After the Spiral…..

I spiraled Valentine’s week.  I am not proud of it, but it is what it is.  I know spiraling can be expected during grief.  Does not mean I was ready for it though.  It was a bad spiral.  I was not sure I was going to climb out of that rabbit hole this time.

I had a panic attack in Dollar General.  I barely made it through the check out, ran to my vehicle, and cried once I shut the door.  Cried all the way home.

Grief is rough.  On top of regular grief, trying to process your husband committing suicide makes you wonder how you function every day.

With the help of my therapist, I realized I was missing what might have been, and going down the What If rabbit hole.  What if my old vehicle dies?  What if I can’t fix the problems in my old house?  What if I never get my vegetable garden started ever again?  I have to re-till and amend the soil because I have not had a garden for 3 years.  What if I can’t do this by myself?  What if I can’t fix the potholes on my dirt road?

The irony is, the hope of ‘what could have been’ sustained me through my husband’s mental illness.  I always had hope his physical and mental ailments would be cured and we would grow old together as planned.  Now, after his death, the ‘what could have been’ was driving me insane.  Identifying this emotion, owning it for what it was, sure helped propel me to once again put one foot in front of the other.

Another factor playing into my depression was the weather.  Our region normally has mild winters.  We didn’t have particularly extreme cold days, but we had a wet winter.  Most times, there are nights where we can go outside, light a fire and have outdoor movie night.  There was none of that this winter because it was just too wet.  Not being able to be outside, on the land I so love, was much more draining that I ever could have imagined.

Fortunately, Saturday was dry and mild.  With my newfound grasp on reality, I was able to spend some time in sunshine and this lifted my spirits tremendously.  I felt empowered!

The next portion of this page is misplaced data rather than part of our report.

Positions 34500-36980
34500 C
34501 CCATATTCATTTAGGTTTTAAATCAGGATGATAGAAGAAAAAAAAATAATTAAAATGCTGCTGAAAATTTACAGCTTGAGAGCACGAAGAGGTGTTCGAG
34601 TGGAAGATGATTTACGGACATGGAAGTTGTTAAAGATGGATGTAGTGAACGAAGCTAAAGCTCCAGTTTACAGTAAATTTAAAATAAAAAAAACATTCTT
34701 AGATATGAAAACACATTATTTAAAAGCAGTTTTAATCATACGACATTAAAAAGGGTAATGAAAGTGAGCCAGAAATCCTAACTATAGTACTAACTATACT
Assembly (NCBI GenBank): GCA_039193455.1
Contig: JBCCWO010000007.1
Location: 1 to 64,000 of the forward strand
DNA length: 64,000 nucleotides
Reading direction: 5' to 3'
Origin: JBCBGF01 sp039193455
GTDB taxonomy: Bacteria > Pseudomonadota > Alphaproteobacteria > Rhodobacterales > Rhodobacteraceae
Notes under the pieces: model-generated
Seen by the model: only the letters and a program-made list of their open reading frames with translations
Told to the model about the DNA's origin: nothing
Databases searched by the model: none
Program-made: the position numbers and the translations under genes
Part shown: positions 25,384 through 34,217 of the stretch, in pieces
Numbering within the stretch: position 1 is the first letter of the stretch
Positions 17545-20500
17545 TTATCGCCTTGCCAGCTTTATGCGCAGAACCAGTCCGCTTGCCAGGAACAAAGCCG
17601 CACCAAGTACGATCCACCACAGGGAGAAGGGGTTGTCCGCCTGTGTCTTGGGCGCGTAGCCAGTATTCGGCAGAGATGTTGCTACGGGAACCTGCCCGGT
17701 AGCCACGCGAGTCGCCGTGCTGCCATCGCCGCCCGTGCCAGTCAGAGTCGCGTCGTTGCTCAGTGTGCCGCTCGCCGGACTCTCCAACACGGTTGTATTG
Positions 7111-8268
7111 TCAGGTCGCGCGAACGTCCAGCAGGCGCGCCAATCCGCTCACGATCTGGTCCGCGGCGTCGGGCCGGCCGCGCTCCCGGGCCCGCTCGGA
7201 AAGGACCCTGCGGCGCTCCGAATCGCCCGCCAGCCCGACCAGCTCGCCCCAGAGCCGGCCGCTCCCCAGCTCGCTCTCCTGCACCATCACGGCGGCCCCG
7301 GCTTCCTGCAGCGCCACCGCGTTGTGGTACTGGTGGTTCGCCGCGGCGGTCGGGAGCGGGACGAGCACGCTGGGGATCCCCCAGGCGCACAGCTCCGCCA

I tackled the yard, starting with cleaning up some messes.  Then, I learned how to drive our zero-turn lawnmower while wearing my bright pink Avon Mattitude Liquid Lipstick.  I also learned how to connect my headphones to my cell so I could listen to music while cutting the grass.


I broke the lawnmower.

Not progress!

And as if widowhood wasn’t enough, a lizard got in my house.  I picked up a magazine, saw a little stick sticking out of it and proceeded to remove it, when said stick jumps on my finger.  Said stick turns out to be a baby lizard.  I shake my finger while screaming and hopping around.  The baby lizard scampers to parts unknown and can probably live in this house to adulthood because I am not picking it up.  I realized I should have known that wasn’t a stick because why would a stick be sticking out of my magazine?

Not so much progress, but that’s okay.

So heck on this day!  I went out for boiled seafood and $2 margaritas for National Margarita Day.

Problems not solved, but who cares when you can get $2 margaritas?

Sunday rolls along.  I decide to pick up sticks in my yard to burn, which gives me the idea that I can burn some oak logs in my garden area.  That would go a long way in amending my soil.

Hallelujah moment!  Garden problem partially solved!

Later, I went down my muddy dirt road, noticing my husband’s shovel that he kept in the woods to dig little trenches when the rain got bad.  So right there, in my good tennis shoes, I hopped out of my vehicle to dig a few trenches to drain some of the water.

Pothole problem temporarily solved!

I go back home feeling really proud of myself.  Now to clean my tennis shoes and take a shower.

And then….

I see that baby lizard in my tub.  I run out the bathroom, stop in the hallway, and say ‘time to man up, Gretchen.’  I march back into the bathroom with new resolve.  Taking the advice of one of my widow friends, I threw a face cloth over the lizard.  She said she heard little lizard screams as she carried it outside.  I am hard of hearing so I did not hear any little lizard screams, but I did feel it wiggling in the cloth.  I almost threw up.  I opened the back door to release said lizard, and it was clinging to the face cloth for dear life.  Before it could jump on my hand, I threw out the cloth, ran inside and locked the door.

Lizard problem solved!